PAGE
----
In 2001, Sex and the Cityaired its fourth season, and Jennifer Keishin Armstrong moved to New York City. And while she did abandon the suburbs of Chicago becauseof Sex and the City—did not, upon arriving in the city in her late 20s, break off her engagement to her college boyfriend and start a whole new life because of a half-hour HBO comedy—the show was both a comfort and an inspiration.
“It really helped ease the transition for me and made it less scary,” she says—when we speak, by phone, she is rewatching the series yet again for a magazine assignment (I have caught her in the middle of Season 2, Episode 11, only four and a half seasons to go). “It really became a guide to everything in New York City,” she recalls. It was a road map when she needed one, suggesting not just where she could go, but how she could be. The show’s main characters convinced a 28-year-old Armstrong, who was then working as an editorial assistant at Entertainment Weekly, that life as an independent woman in New York City was not only desirable, but possible. “It’s so much easier and less scary to pursue something when you see it in front of you first,” she says. “And that was what they were doing for me.”
She was hardly alone. “Sex and the City changed lives across the gender spectrum, across the sexual orientation spectrum, and around the world,” she writes in the introduction to Sex and the City and Us, which documents both the creation of the show and its monumental impact, which stretches to the present. There is a generation of people—generations, plural, of people—who know what a Manolo is because of Carrie Bradshaw. The show “reshaped the cultural perception of single women, sex, dating, and marriage,” Armstrong writes; it “foisted brunch upon an unsuspecting nation.” More than that, Sex and the City radically “demonstrated that life-changing love comes in forms besides heterosexual marriage and nuclear family; it showed single people that friends could be at least as supportive as family, at least as important as a spouse.” Also, it was funny. It was not a perfect show, especially around its treatment of race and class, but it was radical: “It was a show about women telling their stories,” Armstrong says.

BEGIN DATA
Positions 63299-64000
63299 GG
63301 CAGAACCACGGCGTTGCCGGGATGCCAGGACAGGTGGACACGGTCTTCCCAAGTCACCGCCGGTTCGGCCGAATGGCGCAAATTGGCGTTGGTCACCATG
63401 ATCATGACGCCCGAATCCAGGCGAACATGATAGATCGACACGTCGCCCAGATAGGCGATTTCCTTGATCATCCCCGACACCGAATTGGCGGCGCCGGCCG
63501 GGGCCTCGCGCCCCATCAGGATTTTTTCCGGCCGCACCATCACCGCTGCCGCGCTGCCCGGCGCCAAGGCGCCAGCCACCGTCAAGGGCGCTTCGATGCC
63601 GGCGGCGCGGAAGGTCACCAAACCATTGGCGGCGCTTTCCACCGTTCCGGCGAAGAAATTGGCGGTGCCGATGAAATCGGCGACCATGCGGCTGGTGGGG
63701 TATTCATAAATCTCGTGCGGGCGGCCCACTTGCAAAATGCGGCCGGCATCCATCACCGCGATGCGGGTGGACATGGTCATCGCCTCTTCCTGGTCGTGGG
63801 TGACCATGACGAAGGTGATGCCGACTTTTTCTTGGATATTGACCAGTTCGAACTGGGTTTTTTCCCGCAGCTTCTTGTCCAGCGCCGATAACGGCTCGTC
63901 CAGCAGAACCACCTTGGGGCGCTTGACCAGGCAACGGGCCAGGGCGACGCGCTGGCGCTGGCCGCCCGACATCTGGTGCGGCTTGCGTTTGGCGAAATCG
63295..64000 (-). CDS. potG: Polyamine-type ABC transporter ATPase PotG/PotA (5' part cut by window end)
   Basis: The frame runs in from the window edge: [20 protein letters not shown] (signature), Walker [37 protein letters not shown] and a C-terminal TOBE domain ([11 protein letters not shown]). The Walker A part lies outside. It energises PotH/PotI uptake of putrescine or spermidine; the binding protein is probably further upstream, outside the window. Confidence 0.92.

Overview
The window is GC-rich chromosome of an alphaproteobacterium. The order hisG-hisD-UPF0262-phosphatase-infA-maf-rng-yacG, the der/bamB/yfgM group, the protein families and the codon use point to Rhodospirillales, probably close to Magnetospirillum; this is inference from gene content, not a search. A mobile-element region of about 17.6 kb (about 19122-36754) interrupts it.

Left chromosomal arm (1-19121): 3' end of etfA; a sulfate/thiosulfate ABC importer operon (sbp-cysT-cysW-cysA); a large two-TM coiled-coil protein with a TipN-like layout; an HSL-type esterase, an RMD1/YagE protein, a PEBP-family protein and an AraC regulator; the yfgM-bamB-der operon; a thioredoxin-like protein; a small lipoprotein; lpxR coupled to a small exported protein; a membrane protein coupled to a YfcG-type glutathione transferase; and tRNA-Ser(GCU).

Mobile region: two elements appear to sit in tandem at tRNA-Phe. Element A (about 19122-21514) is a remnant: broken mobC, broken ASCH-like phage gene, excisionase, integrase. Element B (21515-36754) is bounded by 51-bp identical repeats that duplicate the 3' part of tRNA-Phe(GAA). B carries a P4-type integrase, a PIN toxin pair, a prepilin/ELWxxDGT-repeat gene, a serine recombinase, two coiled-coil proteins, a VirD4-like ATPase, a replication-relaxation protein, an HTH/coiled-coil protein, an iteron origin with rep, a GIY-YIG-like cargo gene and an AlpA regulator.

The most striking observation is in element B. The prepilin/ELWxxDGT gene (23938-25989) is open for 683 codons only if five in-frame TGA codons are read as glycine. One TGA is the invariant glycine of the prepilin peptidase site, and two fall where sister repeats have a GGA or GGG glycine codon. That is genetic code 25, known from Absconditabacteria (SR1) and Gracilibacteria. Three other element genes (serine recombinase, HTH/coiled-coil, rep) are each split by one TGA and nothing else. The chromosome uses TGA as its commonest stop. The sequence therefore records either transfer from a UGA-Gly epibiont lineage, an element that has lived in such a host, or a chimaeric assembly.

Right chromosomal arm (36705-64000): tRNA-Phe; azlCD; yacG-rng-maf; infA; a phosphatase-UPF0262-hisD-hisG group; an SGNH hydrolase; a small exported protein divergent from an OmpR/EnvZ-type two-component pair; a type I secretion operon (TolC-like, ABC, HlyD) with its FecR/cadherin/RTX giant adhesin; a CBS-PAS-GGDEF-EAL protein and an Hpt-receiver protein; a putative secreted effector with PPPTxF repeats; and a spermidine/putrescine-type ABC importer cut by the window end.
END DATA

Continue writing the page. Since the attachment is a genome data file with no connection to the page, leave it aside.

As a historian of television, Armstrong has written about cultural phenomenona before. Her first book, Mary and Lou and Rhoda and Ted, chronicled the making of the quiet revolution that was TheMary Tyler Moore Show.With Seinfeldia, she became the leading scholar of the show about nothing. She writes about shows, she explains, that “affected people’s actual lives,” because “who cares, otherwise?” Lots of shows create a fake world; she wants to talk about the shows the bleed into the real one.
But while Mary Tyler Mooreand Seinfeldwere important to her, Sex and the Citywas and is special. “I don’t know if I’ve ever had such a personal connection to a show,” says Armstrong. She’d had a real emotional connection with Mary Tyler Moore, but “I was four when I watched that originally.” She’d felt a deep affinity for Seinfeldbut not a spiritual bond. Sex and the City, though, was different: It tracked her own experience. She too was an adult woman figuring out who she was and who she wanted to be in New York.
So, for Armstrong, the book “feels like a memoir, even though it isn’t.” After the introduction, in fact, she never returns to her own Sex and the Cityexperience. Except for those few pages, the book is heavily-reported television history. But “even the parts where I’m writing just about the show would often still feel emotional for me,” she says. Revisiting episodes meant revisiting, in great detail, what had been happening in her own life when she’d seen them first.
The day after the finale, in which Carrie reunites with her serieslong on-again, off-again boyfriend Mr. Big, Armstrong remembers getting into a loaded argument about that ending. And here is the amazing thing about Sex and the City: Fourteen years later, people are still fighting about that ending. It was a show about who to be and how to live. We still haven’t decided.
Rachel Sugar is a writer living in New York.